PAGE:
Checkmate for prostate cancer
When prostate cancer is caught early, there are effective treatments that can provide a cure. If the cancer has spread, treatment becomes much tougher. Now a new trial is evaluating immunotherapy in patients with advanced cases of the disease.
Eighty-five-year old Ralph Stuart has been battling prostate cancer for the past nine years.
This form of cancer occurs in the prostate, which is a small walnut-shaped gland in men that produces the seminal fluid that nourishes and transports sperm. Prostate cancer is one of the most common types of cancer in men, according to the Mayo Clinic.
Usually prostate cancer grows slowly and is initially confined to the prostate gland, where it may not cause serious harm. However, while some types of prostate cancer grow slowly and may need minimal or even no treatment, other types are aggressive and can spread quickly.
In Stuart’s case, at first the cancer was slow-growing, but by 2011, his disease took a turn.
“At that time, it started to spread, spread to the bones,” Austine Stuart said, Ralph’s wife.
Ralph’s doctors tried hormone treatment but his cancer kept spreading. That is when the Stuarts found Dr. Akash Patnaik. Dr. Patnaik was enrolling patients in a cutting-edge clinical trial known as Checkmate 650.
“With the PSA elevating so much and nothing else seemed to work we said this won’t hurt,” Austine said.
Patients in the trial receive an IV infusion of two drugs that boost the immune system: ipilimumab and nivolumab.
“We are trying to enhance the ability of the good immune cells, the T-cells are able to enter the tumor and overcome this fortress of immunosuppression,” Akash Patnaik, MD, PhD, an Oncologist from the University of Chicago said.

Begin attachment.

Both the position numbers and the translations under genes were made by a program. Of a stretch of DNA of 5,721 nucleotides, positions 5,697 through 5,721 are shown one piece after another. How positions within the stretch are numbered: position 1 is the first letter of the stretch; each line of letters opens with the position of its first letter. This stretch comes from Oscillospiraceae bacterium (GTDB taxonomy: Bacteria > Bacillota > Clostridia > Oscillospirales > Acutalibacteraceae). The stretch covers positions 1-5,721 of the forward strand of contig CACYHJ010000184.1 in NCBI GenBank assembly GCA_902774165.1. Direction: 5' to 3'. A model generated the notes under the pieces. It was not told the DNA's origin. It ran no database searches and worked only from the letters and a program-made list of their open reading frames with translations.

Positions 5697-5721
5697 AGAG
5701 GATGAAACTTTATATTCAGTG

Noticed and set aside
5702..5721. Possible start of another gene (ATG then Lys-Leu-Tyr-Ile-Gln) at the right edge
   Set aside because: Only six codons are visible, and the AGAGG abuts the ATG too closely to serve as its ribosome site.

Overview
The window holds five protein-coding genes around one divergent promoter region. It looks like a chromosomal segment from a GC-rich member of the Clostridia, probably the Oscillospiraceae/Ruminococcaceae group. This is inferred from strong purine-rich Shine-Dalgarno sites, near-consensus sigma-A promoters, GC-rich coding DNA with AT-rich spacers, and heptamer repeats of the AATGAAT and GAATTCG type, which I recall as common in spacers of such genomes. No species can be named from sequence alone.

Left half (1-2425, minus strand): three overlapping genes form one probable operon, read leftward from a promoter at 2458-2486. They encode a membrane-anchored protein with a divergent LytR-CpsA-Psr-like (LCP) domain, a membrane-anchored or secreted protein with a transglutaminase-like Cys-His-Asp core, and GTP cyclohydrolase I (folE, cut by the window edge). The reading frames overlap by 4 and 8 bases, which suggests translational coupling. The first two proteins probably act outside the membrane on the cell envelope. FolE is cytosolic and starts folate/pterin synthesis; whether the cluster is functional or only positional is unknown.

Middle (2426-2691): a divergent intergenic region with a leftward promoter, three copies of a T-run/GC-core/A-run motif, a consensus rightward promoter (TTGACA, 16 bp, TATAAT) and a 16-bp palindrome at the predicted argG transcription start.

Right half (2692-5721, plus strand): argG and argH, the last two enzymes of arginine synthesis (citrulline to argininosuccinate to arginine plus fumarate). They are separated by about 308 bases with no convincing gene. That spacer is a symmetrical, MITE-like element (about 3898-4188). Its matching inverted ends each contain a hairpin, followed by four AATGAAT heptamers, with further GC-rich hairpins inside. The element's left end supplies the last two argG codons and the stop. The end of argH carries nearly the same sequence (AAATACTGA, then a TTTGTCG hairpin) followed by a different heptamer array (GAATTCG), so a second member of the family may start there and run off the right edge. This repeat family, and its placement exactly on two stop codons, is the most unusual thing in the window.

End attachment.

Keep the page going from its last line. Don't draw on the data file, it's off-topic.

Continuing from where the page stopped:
Dr. Patnaik says when given separately, the drugs have little effect on patients with advanced prostate cancer, but together, certain patients, like Ralph Stuart do very well.
“He had a very dramatic response even after receiving the first cycle of treatment,” Dr. Patnaik said.
If you have an advanced stage of prostate cancer (stage III and IV), it means the disease has spread outside the prostate gland. Doctors can treat this type of cancer, but they can’t cure it.
At its highest, Ralph’s PSA level, a measure of prostate cancer, was over 500. Right now, it’s not detectable, the sign of a possible cure.
“There is a solution for a lot of people,” Austine said.
The two drugs have already gained FDA approval for advanced kidney cancer and metastatic lung cancer. The Checkmate 650 trial is ongoing at five centers across the U.S. including the University of Chicago.